Conflicting TCPA Decisions Pose Risks for Text Message Marketing
The Telephone Consumer Protection Act (TCPA) (47 U.S.C. §227) prohibits the use of automatic dialing machines to make any calls to a telephone number assigned to a mobile device without “prior express consent” of the called party. This prohibition applies to text message marketing, because the Federal Communications Commission (FCC) and several courts have ruled that a “text message” is a “call.” See 18 FCC Rcd. 14014, 14115 ¶265 (2003); Satterfield v. Simon & Schuster, Inc., 569 F.3d 946 (9th Cir. 2009). Whether a message is “telemarketing” depends on whether there is a direct or implied sales offer. Chesbro v. Best Buy Stores Inc. 697 F.3d 1230, as amended by 705 F.3d 913 (9th Cir. 2012) (holding that a text message warning of the expiration of rewards points, and providing a means to preserve them, was a telemarketing message).
So, what constitutes “prior express consent”? The TCPA itself does not say, but in 1992, the FCC said that “persons who knowingly release their phone numbers have in effect given their invitation or permission to be called at the number which they have given, absent instructions to the contrary.” Implementing the Telephone Consumer Protection Act, 7 FCC Rcd. 8752 (1992).
Many businesses have conducted text message marketing campaigns on that basis. But in recent years, annoyed recipients of such messages have brought lawsuits under the private rights of action provision of the TCPA. And recent court decisions—reaching opposite conclusions—highlight the legal and business risks that text message marketers may assume.
In the most recent decision, a federal court in Florida ruled as a matter of law that a consumer who provided his cell number during an online ticketing transaction did not give prior express consent to receiving promotional text messages. Lusskin v. Seminole Comedy Inc., 2013 U.S. Dist. Lexis 86192 (S.D. Fla. June 19, 2013). In Lusskin, the plaintiff averred that he had not expressly consented to receiving promotional text messages and that the defendant had given no warning that providing his cell number would have that effect.
The defendant moved to dismiss, relying on the 1992 FCC interpretation. The court denied the motion and in doing so expressly rejected the FCC's position. The court stated that because the FCC's conclusion “must be inferred from conduct, that necessarily means that permission was not directly stated (i.e., it was not expressed).” Id. *8. The court also held that the statute was plain on its face and that, accordingly, the FCC's interpretation was not entitled to any deference under the Chevron doctrine. Accordingly, the FCC interpretation upon which the defendant relied in effect created an implied consent where the statute requires express consent and therefore was invalid.
However, the Lusskin decision contrasts with another decision issued just three weeks earlier in Roberts v. PayPal Inc., 2013 U.S. Dist. Lexis 76319 (N.D. Cal. May 30, 2013). In Roberts, a federal district court ruled that a business is not liable under the TCPA for sending an unsolicited text message to a customer's cellphone when the customer had provided his cellphone number to the business. In that case, the plaintiff had added his cellphone number to a PayPal account that he had established years before, and promptly received a text from the company promoting its mobile services. He responded with a class action lawsuit claiming that the text message was sent from an automatic dialing machine to his mobile device without his consent.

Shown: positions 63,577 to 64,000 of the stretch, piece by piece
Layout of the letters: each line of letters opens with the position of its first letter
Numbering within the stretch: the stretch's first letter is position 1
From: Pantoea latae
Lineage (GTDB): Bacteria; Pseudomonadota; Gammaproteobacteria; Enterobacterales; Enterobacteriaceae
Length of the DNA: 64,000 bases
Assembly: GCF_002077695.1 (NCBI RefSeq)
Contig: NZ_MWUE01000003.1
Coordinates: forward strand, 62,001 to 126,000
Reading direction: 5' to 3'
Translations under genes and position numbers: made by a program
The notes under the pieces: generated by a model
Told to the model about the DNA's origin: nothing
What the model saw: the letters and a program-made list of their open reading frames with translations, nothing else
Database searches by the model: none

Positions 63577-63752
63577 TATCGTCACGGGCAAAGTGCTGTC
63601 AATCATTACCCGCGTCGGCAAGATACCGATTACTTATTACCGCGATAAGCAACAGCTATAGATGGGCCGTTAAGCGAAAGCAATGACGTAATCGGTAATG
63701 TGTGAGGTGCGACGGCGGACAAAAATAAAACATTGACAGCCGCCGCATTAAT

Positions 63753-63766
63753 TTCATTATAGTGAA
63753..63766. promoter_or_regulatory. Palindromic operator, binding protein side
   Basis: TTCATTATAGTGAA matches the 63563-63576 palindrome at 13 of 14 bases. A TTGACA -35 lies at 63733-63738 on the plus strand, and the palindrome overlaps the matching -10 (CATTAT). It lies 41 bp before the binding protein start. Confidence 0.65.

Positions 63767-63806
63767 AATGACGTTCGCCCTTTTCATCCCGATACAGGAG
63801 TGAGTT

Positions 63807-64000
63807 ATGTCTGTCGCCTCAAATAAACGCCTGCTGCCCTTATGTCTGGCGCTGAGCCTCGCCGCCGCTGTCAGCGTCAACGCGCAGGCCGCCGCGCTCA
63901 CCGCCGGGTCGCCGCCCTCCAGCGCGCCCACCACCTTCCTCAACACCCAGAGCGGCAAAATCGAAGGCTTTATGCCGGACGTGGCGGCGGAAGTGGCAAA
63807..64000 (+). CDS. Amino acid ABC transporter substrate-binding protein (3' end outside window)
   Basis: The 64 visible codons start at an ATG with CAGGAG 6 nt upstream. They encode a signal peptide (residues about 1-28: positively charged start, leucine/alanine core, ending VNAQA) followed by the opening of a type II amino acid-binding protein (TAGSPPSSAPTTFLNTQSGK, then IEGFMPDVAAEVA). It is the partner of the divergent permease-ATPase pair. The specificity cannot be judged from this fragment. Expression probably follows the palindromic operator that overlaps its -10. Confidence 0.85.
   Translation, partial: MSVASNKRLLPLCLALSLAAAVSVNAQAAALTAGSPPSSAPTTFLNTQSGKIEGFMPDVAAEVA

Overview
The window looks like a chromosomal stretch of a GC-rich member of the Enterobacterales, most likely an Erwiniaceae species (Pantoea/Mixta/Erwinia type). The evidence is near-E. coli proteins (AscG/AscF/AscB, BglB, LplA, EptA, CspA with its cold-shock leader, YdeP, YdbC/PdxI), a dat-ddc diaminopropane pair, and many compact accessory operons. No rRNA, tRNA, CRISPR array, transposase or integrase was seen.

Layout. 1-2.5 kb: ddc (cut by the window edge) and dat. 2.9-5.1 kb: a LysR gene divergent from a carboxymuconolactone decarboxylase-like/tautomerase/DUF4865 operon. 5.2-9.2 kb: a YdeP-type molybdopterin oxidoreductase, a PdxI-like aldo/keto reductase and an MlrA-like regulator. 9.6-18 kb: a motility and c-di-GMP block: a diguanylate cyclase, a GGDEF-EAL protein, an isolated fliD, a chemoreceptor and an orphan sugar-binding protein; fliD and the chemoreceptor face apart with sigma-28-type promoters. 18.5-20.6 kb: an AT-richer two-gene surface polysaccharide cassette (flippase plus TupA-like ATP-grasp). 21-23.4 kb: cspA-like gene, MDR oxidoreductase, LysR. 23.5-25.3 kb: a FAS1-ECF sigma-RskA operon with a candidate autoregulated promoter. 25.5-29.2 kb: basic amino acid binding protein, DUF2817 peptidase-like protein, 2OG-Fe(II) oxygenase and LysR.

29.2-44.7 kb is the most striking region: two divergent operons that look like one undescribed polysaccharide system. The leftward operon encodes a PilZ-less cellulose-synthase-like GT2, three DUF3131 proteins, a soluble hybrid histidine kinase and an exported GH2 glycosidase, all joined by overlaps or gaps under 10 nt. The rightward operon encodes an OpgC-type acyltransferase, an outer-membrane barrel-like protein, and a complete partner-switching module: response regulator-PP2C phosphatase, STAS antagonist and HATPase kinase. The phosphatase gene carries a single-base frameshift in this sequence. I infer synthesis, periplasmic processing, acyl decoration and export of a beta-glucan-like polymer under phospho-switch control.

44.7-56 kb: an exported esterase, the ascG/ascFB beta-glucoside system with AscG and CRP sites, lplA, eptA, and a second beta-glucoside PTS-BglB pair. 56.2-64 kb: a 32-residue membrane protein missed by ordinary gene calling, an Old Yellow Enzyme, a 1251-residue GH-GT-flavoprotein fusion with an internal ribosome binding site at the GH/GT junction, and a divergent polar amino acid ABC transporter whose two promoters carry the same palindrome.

PayPal moved for summary judgment on the grounds that Section 227(b)(1) exempts from the prohibition calls made with the “prior express consent of the called party.” PayPal argued that Mr. Roberts expressly consented when he provided his cellphone number. The court agreed, holding that individuals who voluntarily provide their number thereby provide “express consent.” Because Mr. Roberts had voluntarily provided his cellphone number to the business, the PayPal court ruled that he had thereby expressly consented. It is unclear from the decision, however, whether the plaintiff had been made aware of the possibility that he might receive text marketing messages.
In so ruling, the PayPal court was strongly influenced by a decision last autumn in Pinkard v. Wal-Mart Stores Inc., 2012 U.S. Dist. Lexis 160838 (N.D. Ala. 2012). There, the plaintiff began receiving text messages from Walmart after having provided her number when filling a prescription. The Pinkard court observed that the TCPA itself does not define “express consent.” Instead, it relied on the 1992 FCC interpretation for the proposition that a person who provides a phone number to a business thereby expressly consents to receiving text messages.
These decisions cannot easily be reconciled. In none of these cases does it appear that the plaintiffs thought they were consenting to—or were even aware of the possibility of—receiving text messages. After all, a person who provides a cellphone number when ordering a prescription may well expect to receive a notice that the prescription is ready, but should she also expect to receive further messages as well? But the TCPA does not draw the distinction between “transactional” and “marketing” messages in the way that, for example, the CAN-SPAM Act does in the case of emails.
These conflicting decisions obviously pose a substantial risk to businesses engaged in text message marketing. Businesses may wish to consider consulting with legal counsel to evaluate the level of risk that their campaigns now face.